We recently moved into an older house. After doing some stump removal, we (unfortunately) realized that poison ivy has infiltrated not only the stumps, but the front and backyard. The yard was poorly cared for, with poor drainage, invasive vines and weeds, and partial sunlight. We would like to address the entire yard, but also get rid of the poison ivy. We also realize that this will most likely take a few seasons to address this. Is there a way to salvage a yard that is interspersed with invasive plants and poison ivy? Many thanks.

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    Invite some local farmer to bring his goats around for a while, then you'll have brand clean new space! However protect the bark of trees you want to keep (up to 7 feet).
    – J. Chomel
    Sep 4, 2017 at 13:42

1 Answer 1


The best way to deal with poison ivy is to pull it up. Wait until after a very heavy rain storm so the ground is completely soaked, then put rubber gloves or plastic bags over your hands and slowly pull up the plants and roots. The roots can go on and on so try to pull as slowly as possible and if you meet resistance soak the ground with a hose for a few minutes before pulling more. Poison ivy has a fairly shallow root but it can continue for 20ft or more underground. If the root breaks then mark the area and later pour strong undiluted vinegar directly on the root. Place pulled plants and roots and used gloves into a plastic trash bag, not directly into the trash can to avoid spreading the oils to anyone unknowingly. I would even advise double bagging in case you get any oils on the outside of the first bag while filling. Do not burn any poison ivy plants as the oils can be released into the air and then be inhaled giving anyone nearby systemic poison.

It will probably take a while to fully remove all the poison ivy from your yard. I would spend a day pulling out all above ground plants and the roots. Check for new growth every few weeks and repeat the process. Eventually you should be able to remove/kill all the roots and no new poison ivy will grow.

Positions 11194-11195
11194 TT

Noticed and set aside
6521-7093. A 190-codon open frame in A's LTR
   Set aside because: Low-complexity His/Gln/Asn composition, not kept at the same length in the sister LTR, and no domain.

After a day of pulling poison ivy no matter how careful you are you will probably have oil on your clothes/skin. Put everything you wore in the wash and run on a cold cycle and then get yourself in the shower ASAP. It's good to have someone around to open doors, run the washer, turn on lights, etc. so you don't accidentally spread the oils.

I've heard a million ways to properly wash the oils off. What seems to work best for me is dish soap rubbed vigerously in any areas that were likely in contact, like hands and arms and then rinse with cool, not hot water. Wash again the same way in less likely areas and don't forget to really scrub in places like between the fingers. I've also used Technu with great success but since dish soap is cheap and always available it's my go to. I've heard it expained that poison ivy oil is like having car grease on your skin but you can't see it. You need to use a grease cutting soap and scrub like you would to remove engine grease.

Good luck and if this all seems like too much you can probably find a professional poison ivy removal expert in your area.

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